By Ikechukwu Nnochiri – Abuja
The National Industrial Court, NIC, in Abuja, on Wednesday, issued an order of interim injunction, directing the National Association of Resident Doctors, NARD, to immediately call-off its strike/industrial action and resume duties forthwith.
The interim order followed a ruling that was delivered by the vacation judge of the court, Justice Ibrahim Galadima, on an exparte motion that was filed by two Civil Society Organisations, Citizens Advocacy for Social & Economic Rights and Association of Women in Trade & Agriculture.
Aside from NARD, other Defendants in the matter are the Minister of Health, Minister of Labour & Productivity and the Attorney General of the Federation and Minister of Justice.
The court ordered Resident Doctors to temporarily return to their duties, pending the hearing and determination of the suit which is already fixed for October 8.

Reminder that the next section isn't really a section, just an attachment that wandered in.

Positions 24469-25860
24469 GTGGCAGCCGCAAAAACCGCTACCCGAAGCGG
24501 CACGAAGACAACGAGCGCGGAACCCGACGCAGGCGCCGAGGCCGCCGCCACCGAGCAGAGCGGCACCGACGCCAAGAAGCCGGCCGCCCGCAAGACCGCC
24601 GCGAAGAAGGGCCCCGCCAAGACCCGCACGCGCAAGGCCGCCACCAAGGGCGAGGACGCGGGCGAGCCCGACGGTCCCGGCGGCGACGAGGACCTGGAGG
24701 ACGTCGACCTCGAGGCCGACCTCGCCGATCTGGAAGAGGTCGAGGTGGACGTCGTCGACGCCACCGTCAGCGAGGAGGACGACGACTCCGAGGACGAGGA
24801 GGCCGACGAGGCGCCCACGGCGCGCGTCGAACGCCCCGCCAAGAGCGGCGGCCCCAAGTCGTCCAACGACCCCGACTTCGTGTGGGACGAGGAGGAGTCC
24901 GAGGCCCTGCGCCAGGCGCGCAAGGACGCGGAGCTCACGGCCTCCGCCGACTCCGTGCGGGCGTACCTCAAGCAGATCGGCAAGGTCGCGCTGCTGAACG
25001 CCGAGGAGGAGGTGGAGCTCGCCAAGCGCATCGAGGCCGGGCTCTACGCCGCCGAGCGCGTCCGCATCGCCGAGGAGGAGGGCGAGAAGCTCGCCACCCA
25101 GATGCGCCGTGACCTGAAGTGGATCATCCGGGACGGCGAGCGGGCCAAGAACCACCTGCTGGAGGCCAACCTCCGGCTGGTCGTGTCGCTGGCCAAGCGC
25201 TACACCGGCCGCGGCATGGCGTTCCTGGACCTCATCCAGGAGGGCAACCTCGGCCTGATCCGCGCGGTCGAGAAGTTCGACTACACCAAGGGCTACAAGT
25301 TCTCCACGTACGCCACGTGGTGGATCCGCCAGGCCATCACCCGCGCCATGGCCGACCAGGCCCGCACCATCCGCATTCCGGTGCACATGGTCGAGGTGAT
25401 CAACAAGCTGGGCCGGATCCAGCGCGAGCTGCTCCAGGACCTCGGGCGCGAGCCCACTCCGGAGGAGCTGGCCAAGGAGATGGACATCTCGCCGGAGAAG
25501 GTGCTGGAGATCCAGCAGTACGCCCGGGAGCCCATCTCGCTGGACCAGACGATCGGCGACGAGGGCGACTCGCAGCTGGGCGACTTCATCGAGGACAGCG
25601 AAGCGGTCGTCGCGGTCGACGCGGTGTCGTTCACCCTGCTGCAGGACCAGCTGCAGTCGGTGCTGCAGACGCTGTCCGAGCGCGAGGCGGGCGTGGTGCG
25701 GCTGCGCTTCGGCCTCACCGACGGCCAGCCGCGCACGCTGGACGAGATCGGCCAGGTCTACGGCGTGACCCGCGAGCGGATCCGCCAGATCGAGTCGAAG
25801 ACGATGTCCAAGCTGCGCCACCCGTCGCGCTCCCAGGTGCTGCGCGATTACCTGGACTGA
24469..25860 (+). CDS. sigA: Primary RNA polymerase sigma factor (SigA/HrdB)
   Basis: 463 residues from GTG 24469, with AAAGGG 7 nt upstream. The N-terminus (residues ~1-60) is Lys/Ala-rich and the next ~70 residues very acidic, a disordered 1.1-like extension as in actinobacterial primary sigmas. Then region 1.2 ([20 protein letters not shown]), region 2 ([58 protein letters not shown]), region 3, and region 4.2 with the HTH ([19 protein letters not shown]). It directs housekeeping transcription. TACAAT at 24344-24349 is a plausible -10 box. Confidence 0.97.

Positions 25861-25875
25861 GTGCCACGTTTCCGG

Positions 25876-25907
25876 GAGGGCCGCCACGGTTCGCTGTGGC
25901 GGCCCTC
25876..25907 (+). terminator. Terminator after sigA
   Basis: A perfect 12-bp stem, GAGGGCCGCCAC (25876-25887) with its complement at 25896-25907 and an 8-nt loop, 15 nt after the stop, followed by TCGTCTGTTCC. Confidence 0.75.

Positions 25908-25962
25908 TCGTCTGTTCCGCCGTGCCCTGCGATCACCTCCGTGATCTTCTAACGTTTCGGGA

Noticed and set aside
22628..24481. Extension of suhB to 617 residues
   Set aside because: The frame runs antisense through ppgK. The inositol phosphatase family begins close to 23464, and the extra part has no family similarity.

The Applicants had through their lawyer, Mr Frank Tietie, urged the court to compel the Resident Doctors, being providers of essential services of health which is directly linked to the fundamental right to life, to immediately return to work, pending the determination of the substantive suit against their association and the other Defendants.
The Applicants maintained that unless the court intervened, citizens would suffer untold hardship and healthcare challenges.
Meanwhile, Justice Galadima, ordered services of all the relevant processes and hearing notice on all the Defendants to enable them to appear on the next adjourned date.
It will be recalled that NARD had on September 7, embarked on strike over unresolved issues that bordered on life insurance for doctors and other healthcare workers.
Among other things, the medical association sought for a review of the hazard allowance of healthcare workers and payment of their COVID-19 allowances.
They equally agitated over payment of death-in-service benefit to next of kin/beneficiaries, as well as for universal implementation of the medical Residency Training Act in all Federal and State hospitals.